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Thread: Vivitar V4000

  1. #1
    David Lyga's Avatar
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    Vivitar V4000

    I recently purchased a Vivitar V4000 with kit zoom lens for a total of $25. This camera has a mechanical (Copal Square I believe) shutter and works fine. Obviously, the outer casing is rather cheaply built as this was an extremely low priced mass market item. I do not care about cheap build where it really does not matter.

    But I was rather dismayed to see that the film rails on each side of the 24 X 36mm film aperture are plastic, not metal. This is similar to the Canon T50 (not actually made by Canon by the way) and I really wonder if I am downplaying the durability of this particular plastic. It seems remote to me that Vivitar would stint on something so important as the camera even has a mechanical timer. Are these plastic rails really so vulnerable to wear as film runs though the camera? - David Lyga.

  2. #2

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    Vivitar was a merchandising company not a manufacturer.
    They may have set specifications(series 1) in their early days but I'm not sure about later.
    For the amount of use the camera was likely intended for plastic rail were probably good enough.
    Heavily sedated for your protection.

  3. #3
    Brac's Avatar
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    I've never heard of any problems with plastic rails, and can't imagine they would "wear out", unless perhaps tens of thousands of films were to be run through. They are sometimes found in compact cameras. The V4000 seems, like a lot of Vivitar SLR cameras, to have been made by Cosina. Some models such as the V3000 were made in China, and the quality of those can be variable in my experience.

  4. #4

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    Vivitar V4000

    I have a V4000 and three V4000S cameras. It was the Canon T60 which was made by Cosina, not the T50. Vivitar sold the V4000 as a slightly less expensive model. The V4000S has a self timer and sold for a little more. These cameras are capable of very good results but are not as sturdy as the old mechanical models like the Nikkormat, Canon FTb/FTbN or Minolta SRTs. I like using a V4000S with a 55/1.8 SMC Pentax lens. Even the 35-70 kit lens sold with the V4000/S cameras is not bad.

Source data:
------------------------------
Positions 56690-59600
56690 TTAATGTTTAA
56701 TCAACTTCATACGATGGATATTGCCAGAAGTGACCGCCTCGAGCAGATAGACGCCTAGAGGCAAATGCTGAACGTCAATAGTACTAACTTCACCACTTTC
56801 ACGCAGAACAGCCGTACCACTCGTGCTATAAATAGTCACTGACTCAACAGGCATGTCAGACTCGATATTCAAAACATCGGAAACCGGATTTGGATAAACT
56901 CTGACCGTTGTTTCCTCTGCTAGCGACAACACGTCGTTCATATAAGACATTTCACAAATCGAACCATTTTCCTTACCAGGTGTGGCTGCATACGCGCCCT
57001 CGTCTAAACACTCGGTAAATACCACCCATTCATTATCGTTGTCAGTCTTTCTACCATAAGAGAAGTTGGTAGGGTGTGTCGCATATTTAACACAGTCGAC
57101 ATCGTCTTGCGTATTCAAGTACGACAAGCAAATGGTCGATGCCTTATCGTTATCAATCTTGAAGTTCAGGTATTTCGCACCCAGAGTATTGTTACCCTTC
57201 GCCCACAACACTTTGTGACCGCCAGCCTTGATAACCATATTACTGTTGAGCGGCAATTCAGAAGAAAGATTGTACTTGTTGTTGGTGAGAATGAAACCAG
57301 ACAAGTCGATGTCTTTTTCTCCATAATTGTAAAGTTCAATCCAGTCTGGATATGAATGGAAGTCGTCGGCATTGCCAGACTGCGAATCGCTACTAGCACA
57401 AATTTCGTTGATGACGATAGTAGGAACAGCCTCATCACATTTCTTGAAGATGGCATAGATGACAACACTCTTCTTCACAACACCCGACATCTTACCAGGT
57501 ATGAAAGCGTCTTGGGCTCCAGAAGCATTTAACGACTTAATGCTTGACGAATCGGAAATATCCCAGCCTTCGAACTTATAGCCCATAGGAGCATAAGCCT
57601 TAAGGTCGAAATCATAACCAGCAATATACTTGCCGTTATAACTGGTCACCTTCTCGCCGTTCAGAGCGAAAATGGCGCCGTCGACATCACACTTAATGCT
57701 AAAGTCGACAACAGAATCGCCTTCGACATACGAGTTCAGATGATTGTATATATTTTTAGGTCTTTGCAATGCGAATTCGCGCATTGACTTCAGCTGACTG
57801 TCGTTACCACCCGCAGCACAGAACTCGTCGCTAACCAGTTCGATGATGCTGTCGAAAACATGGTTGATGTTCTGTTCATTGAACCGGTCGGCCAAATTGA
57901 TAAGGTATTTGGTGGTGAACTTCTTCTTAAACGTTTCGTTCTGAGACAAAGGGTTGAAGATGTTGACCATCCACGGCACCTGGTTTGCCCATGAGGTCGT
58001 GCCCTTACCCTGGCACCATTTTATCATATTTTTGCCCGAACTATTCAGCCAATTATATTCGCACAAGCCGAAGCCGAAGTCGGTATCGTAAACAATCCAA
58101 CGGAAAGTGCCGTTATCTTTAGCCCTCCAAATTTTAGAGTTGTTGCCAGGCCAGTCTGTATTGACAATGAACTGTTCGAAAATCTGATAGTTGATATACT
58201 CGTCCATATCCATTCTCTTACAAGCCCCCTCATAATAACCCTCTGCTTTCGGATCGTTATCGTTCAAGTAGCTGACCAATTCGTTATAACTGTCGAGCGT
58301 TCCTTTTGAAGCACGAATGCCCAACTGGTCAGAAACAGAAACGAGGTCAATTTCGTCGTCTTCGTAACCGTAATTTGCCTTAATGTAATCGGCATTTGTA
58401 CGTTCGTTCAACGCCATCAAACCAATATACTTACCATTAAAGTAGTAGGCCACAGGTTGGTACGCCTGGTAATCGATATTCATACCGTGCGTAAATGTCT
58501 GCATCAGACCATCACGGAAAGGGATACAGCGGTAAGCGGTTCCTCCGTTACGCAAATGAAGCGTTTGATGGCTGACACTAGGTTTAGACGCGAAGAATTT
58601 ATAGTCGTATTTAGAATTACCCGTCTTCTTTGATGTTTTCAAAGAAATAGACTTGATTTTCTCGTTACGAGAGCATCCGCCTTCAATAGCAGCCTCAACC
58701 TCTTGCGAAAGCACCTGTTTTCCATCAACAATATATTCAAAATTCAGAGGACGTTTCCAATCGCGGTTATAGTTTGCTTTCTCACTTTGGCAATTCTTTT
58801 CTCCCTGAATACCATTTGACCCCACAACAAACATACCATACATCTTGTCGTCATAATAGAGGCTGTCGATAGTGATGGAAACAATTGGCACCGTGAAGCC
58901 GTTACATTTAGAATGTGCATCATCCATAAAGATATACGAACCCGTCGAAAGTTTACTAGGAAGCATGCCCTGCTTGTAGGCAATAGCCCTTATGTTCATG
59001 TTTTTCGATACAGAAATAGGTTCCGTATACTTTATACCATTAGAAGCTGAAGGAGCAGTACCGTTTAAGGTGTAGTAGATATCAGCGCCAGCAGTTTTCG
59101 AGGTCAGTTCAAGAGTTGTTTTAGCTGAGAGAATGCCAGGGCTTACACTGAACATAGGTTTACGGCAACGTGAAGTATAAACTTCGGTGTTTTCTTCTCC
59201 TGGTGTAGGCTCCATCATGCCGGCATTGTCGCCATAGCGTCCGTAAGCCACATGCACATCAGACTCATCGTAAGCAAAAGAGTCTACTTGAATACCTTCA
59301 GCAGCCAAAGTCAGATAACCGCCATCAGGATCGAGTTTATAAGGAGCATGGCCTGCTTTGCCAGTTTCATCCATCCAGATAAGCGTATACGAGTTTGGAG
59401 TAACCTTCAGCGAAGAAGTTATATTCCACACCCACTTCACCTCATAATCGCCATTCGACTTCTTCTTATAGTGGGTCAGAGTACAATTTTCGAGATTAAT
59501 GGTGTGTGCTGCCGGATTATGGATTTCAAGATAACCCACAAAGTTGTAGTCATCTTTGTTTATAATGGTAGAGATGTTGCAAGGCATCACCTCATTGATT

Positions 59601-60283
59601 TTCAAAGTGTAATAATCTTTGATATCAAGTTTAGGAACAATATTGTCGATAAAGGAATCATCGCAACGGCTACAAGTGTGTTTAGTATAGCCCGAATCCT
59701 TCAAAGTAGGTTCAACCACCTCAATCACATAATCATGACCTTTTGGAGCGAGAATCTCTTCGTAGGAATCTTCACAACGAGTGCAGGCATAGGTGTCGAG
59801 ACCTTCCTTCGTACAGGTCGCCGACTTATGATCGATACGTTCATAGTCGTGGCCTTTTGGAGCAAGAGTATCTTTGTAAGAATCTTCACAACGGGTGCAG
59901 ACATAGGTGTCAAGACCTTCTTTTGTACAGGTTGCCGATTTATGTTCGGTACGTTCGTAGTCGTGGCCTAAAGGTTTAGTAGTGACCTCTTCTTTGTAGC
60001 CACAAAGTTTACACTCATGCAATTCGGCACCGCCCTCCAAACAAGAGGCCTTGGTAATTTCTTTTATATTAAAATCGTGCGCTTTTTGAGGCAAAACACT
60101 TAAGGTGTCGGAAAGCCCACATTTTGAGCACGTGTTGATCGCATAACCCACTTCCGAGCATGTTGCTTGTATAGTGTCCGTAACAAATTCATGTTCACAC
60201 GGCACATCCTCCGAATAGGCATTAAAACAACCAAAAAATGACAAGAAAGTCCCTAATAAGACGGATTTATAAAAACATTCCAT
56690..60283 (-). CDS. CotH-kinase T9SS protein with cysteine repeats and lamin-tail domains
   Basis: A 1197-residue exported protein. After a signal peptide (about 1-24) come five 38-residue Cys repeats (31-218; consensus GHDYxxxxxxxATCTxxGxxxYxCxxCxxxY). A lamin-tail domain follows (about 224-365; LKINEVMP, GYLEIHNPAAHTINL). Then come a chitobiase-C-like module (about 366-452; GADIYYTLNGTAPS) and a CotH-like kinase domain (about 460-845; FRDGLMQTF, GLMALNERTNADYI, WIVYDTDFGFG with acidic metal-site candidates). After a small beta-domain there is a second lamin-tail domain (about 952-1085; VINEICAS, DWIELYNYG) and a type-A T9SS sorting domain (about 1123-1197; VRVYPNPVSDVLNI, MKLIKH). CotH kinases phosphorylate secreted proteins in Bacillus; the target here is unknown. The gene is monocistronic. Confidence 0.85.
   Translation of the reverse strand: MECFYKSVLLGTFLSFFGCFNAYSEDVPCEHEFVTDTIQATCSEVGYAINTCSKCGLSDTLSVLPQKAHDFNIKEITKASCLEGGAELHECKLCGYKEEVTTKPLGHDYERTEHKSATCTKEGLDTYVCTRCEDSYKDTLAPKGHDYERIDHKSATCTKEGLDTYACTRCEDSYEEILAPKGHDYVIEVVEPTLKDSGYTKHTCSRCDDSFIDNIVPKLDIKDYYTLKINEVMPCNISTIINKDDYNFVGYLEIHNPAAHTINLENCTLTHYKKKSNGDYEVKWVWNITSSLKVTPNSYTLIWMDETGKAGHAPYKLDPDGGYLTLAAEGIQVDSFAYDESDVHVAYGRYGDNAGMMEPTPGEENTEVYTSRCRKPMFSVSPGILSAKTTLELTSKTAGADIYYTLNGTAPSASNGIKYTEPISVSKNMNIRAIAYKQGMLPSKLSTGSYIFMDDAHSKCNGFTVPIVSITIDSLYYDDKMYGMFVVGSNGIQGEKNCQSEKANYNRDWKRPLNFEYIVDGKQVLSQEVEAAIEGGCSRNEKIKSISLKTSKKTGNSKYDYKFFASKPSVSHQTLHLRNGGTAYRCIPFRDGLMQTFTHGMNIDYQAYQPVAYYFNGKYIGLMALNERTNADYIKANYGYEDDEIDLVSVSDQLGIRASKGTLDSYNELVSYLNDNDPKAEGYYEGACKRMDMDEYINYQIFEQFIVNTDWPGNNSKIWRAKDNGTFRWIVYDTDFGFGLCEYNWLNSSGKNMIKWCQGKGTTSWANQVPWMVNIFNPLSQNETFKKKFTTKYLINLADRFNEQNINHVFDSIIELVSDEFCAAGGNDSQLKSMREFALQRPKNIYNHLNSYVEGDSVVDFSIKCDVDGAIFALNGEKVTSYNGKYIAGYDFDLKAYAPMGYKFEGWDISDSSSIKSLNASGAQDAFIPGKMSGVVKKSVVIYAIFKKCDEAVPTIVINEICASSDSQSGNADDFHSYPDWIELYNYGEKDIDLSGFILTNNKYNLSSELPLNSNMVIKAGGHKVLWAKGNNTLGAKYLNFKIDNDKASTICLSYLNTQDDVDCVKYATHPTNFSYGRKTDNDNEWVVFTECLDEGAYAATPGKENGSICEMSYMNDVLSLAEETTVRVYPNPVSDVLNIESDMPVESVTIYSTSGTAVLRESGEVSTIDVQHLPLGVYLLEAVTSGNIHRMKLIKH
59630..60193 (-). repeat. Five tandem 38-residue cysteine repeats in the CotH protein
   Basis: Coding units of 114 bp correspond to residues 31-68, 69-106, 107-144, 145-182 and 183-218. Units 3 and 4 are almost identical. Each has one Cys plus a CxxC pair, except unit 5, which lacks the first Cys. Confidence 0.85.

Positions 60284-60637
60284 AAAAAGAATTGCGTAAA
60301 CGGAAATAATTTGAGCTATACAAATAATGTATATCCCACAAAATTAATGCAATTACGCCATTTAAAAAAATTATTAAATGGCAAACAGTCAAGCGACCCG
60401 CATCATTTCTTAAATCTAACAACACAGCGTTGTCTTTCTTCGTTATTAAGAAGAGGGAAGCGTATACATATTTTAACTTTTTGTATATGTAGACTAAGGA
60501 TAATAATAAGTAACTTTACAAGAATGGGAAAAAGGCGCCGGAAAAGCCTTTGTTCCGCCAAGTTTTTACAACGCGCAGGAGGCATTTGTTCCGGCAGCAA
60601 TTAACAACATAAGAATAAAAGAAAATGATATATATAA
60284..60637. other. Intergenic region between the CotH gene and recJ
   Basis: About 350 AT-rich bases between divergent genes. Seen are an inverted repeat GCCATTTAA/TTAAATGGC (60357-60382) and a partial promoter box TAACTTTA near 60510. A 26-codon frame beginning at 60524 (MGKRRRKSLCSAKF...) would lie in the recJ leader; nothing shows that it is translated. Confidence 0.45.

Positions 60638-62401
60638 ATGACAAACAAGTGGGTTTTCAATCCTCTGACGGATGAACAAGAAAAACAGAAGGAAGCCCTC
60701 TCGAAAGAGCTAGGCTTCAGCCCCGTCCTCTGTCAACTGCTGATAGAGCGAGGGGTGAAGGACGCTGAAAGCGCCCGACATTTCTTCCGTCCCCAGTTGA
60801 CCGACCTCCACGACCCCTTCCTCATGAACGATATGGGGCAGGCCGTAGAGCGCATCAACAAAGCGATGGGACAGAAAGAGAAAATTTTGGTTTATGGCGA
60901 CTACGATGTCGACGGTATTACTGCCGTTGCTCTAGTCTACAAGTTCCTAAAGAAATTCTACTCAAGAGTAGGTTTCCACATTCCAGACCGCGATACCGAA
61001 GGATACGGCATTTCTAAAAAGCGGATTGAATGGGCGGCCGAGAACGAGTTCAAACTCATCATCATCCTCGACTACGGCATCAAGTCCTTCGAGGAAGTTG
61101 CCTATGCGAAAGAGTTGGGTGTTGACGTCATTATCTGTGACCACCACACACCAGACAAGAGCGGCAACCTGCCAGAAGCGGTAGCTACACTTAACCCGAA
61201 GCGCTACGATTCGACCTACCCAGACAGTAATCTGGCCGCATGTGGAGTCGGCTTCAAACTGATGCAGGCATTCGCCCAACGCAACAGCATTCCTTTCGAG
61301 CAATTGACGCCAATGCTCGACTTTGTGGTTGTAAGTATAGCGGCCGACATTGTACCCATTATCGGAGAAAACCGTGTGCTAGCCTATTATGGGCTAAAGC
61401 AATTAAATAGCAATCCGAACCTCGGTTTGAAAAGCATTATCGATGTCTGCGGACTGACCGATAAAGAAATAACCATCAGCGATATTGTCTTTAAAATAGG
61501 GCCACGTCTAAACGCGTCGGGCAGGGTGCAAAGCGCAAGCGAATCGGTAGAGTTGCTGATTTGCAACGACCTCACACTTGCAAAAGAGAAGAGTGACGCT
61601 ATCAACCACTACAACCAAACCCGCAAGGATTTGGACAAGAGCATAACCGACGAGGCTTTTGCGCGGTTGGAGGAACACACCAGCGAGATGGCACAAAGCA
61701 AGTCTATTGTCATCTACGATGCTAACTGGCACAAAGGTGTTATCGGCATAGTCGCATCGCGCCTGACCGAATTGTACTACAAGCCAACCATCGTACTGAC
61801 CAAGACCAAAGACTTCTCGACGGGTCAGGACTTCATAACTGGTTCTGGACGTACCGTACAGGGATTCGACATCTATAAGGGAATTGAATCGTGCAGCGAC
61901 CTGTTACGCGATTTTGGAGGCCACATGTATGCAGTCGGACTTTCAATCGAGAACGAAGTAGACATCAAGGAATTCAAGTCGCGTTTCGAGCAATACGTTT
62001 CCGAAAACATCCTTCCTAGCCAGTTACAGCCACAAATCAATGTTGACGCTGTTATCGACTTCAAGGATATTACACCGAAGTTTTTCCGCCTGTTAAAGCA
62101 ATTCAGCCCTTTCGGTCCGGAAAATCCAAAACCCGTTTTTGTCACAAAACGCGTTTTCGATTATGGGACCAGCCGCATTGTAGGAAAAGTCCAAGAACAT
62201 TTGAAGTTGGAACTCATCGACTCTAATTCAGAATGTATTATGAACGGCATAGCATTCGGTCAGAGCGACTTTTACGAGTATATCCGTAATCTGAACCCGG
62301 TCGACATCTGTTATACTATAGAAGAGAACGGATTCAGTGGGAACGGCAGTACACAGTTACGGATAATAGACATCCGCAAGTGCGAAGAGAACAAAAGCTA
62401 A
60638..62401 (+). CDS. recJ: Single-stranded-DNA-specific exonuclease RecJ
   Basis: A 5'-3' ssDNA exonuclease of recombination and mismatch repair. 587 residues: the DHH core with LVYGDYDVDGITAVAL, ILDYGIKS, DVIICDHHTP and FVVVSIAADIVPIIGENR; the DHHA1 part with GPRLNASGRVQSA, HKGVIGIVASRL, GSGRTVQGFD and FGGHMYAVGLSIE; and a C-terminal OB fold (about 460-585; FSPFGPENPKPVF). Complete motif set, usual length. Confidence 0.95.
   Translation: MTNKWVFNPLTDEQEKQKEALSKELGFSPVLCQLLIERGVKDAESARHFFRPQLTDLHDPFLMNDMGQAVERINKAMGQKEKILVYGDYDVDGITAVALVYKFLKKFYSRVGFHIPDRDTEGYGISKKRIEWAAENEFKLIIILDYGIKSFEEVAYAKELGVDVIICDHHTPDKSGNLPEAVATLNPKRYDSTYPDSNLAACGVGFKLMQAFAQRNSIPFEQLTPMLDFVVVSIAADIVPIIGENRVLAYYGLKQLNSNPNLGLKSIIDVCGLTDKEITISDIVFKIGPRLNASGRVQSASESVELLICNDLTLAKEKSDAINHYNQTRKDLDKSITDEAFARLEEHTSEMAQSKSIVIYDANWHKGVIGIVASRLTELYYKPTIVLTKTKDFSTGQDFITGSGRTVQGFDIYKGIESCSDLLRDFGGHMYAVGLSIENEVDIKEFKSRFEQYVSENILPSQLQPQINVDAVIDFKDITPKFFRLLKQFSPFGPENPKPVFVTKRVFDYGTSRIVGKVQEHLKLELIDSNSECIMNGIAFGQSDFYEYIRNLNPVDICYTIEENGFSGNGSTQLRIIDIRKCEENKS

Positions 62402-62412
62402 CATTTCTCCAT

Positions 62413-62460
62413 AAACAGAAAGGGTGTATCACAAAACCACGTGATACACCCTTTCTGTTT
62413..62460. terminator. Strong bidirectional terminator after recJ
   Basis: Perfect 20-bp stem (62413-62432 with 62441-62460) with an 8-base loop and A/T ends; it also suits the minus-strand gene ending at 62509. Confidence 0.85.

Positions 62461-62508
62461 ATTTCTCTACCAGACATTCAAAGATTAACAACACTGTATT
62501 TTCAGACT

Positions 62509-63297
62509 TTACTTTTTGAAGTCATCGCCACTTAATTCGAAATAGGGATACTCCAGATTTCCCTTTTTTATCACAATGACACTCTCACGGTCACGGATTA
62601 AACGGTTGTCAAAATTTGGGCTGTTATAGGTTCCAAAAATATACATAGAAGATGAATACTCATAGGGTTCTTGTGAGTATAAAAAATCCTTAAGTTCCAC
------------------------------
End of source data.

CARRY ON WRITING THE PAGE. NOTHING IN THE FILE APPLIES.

5. #5
    Diapositivo's Avatar
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    Many details that were manufactured in metal in the '60 or '70 were so because it was at the time not feasible to manufacture them in plastic with a good precision.

    Things changed. Nowadays we find plastic in lenses of high cost, because it is possible to manufacture precision parts in plastic. I wouldn't worry about film guides. Inside that camera there can even be gears which are manufactured in plastic, which doesn't mean they are not going to last for decades.

    I see a resurgence of entirely mechanical cameras at relatively cheap cost. In the eighties manufacture of mechanical cameras almost went to a halt because of the high manufacturing costs. Producers begun putting motors for film transport in cameras because motors were cheaper than the mechanical transport system. It goes without saying that an electronic controlled shutter, without mechanical time, was cheaper than a mechanical shutter. The same for electronic self-timers.

    I suspect the last generation of mechanical cameras can be cheap precisely because it is now possible to manufacture precision gears in plastic.

    Fabrizio
    Fabrizio Ruggeri fine art photography site: http://fabrizio-ruggeri.artistwebsites.com
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